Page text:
The Reality of UK Uncut

What is it like at a UK Uncut demonstration? What do they stand for? What do they think? What are they like to talk to? I set out to find out. I had an opinion in advance, like Richard Carey I was not fond of them. You could say I was looking for problems with them and had made my mind up, perhaps so, but it was not hard to find problems.

As you can see, I found they were actually fairly civilised and put up a good argument when I debated them. Debating them alone was hard going though. Obviously this video focuses on the gaps in their thinking, but they are not stupid. They just haven’t considered all the alternatives or properly thought through what they are doing.

They have managed to undermine the rule of law in this country by pressuring a company active here into paying tax at a rate decided by them, not by law. You might argue that Starbucks already did that, and their dishonesty is part of their problem, but before it was between them and the tax man, now it is a matter of mob rule. This mob is quite civilised, but it can only get worse.

I’m not sure if UKUncut really think about this in a deep way, but advocating for the force of the state to be applied, other than in self-defence, is fundamentally aggressive. They probably see themselves as just talking and “exercising their right of protest”.

Of course, it isn’t universally true that UK Uncut are civil. I was at Vigo Street, but there were people who wanted to violently force their way into the Conduit Street store and even the spokesperson in the store seemed to be being deliberately loud and disruptive in a way that she must have known would have stopped the business trading. There is an interesting philosophical diversion to be had about whether that kind of stoppage, which seems to need force to be resolved, is force as much as tax is, but it isn’t pretty in any case. Vigo Street was also closed and I know they got into the store, but have no idea if it went down the same way.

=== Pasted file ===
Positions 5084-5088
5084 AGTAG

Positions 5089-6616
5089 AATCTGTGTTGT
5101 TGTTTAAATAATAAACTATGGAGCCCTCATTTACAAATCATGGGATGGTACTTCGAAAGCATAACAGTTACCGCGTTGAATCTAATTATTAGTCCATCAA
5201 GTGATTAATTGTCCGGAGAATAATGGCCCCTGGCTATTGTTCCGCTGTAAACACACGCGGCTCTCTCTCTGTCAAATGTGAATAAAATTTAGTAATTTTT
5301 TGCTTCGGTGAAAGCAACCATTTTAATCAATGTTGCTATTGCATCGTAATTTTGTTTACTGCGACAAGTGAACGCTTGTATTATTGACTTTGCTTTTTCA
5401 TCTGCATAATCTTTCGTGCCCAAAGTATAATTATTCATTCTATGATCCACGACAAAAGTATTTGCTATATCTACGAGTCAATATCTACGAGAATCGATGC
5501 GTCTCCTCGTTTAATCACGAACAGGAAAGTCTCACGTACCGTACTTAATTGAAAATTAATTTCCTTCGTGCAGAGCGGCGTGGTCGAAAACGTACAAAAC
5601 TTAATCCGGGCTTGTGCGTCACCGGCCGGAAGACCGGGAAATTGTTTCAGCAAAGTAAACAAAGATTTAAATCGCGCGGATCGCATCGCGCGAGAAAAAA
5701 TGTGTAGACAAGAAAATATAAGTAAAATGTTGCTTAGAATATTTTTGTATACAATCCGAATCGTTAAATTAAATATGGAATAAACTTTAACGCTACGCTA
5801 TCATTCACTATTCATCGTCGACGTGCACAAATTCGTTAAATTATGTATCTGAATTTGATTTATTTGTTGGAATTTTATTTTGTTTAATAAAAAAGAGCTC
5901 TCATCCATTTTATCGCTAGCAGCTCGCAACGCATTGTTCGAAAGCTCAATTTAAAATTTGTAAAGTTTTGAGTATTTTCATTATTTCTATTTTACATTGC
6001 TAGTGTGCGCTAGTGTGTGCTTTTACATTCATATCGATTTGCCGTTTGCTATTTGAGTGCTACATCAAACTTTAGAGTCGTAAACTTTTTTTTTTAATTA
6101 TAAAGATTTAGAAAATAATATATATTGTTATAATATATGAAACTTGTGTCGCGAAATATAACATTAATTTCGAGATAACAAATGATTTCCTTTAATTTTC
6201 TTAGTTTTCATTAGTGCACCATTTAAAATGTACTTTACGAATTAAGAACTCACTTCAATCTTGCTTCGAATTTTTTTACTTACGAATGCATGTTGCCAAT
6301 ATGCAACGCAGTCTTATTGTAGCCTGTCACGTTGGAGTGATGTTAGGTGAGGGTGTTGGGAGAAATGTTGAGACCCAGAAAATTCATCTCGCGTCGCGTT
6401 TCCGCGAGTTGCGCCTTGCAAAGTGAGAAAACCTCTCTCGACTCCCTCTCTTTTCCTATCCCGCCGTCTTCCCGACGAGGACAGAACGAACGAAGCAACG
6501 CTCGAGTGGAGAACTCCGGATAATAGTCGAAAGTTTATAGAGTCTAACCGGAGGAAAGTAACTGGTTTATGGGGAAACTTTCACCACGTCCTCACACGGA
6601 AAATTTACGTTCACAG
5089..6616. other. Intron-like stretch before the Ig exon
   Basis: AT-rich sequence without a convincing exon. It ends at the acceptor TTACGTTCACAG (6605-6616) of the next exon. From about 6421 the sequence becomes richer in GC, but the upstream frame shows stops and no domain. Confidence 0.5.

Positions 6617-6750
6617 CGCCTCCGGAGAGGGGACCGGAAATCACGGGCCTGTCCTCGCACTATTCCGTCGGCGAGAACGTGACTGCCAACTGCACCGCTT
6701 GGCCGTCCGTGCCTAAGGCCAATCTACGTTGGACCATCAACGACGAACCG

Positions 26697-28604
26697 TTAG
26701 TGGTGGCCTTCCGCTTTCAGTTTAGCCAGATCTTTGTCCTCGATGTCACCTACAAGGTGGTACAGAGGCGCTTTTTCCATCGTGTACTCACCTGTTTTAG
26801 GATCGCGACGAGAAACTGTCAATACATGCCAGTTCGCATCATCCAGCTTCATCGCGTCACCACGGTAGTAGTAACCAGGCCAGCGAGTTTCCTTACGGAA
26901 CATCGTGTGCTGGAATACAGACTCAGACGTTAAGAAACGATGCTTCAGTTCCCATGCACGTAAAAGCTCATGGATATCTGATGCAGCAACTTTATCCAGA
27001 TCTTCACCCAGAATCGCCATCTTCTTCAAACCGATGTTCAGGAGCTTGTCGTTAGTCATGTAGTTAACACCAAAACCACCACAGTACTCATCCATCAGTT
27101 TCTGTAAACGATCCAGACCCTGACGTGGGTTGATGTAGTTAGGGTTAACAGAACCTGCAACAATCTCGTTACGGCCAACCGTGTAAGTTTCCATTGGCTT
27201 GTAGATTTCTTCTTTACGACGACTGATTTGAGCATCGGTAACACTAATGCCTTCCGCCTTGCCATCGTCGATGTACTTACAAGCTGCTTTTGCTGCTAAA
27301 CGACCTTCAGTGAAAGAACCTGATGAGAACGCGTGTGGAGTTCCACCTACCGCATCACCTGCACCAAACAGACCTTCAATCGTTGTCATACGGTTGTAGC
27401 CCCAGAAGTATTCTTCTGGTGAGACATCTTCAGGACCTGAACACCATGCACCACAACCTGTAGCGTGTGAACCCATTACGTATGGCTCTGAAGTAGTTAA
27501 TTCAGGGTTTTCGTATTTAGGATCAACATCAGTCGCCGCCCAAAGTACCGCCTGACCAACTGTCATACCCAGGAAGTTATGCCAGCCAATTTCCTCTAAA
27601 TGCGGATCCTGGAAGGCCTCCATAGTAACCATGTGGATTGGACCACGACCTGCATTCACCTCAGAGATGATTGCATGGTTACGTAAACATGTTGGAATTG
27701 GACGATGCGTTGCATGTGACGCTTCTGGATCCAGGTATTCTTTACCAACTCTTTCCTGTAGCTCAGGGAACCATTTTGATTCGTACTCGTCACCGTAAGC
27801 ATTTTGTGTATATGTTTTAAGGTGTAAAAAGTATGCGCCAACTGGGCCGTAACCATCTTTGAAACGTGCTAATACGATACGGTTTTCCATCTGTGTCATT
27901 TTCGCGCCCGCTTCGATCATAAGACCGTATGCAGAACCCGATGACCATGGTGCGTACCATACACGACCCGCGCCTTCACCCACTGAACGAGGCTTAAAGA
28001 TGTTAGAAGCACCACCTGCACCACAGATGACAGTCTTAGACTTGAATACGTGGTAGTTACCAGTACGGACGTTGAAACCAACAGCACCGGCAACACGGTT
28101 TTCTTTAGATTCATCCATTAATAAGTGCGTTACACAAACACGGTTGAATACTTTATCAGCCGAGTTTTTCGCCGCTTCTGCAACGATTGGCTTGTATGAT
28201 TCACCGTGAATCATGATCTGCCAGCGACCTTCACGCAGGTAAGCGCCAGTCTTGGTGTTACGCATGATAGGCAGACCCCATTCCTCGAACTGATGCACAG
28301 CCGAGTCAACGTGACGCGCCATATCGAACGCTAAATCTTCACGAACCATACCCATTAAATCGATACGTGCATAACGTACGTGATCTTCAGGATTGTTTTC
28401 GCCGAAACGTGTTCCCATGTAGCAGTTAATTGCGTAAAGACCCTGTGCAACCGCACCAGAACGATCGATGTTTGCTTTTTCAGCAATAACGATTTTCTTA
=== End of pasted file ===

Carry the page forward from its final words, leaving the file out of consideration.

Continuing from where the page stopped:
The main problem I have, and what the video focuses on, is that the numbers don’t stack up. Their avoidance loopholes would save 15% of the deficit if they were closed, but it would take 115% cuts, relative to the deficit, to pay off the accumulated debt in 37 years. Thirty seven years of services being trimmed will not work, I appreciate why they fear that, but what we really need is radical pro-growth policies and alternative sources of funding wherever it can be done. Democracy has failed to run its bank account properly. We need to bail it out, pay off the debt, and cut the responsibilities which we entrust to its institutions.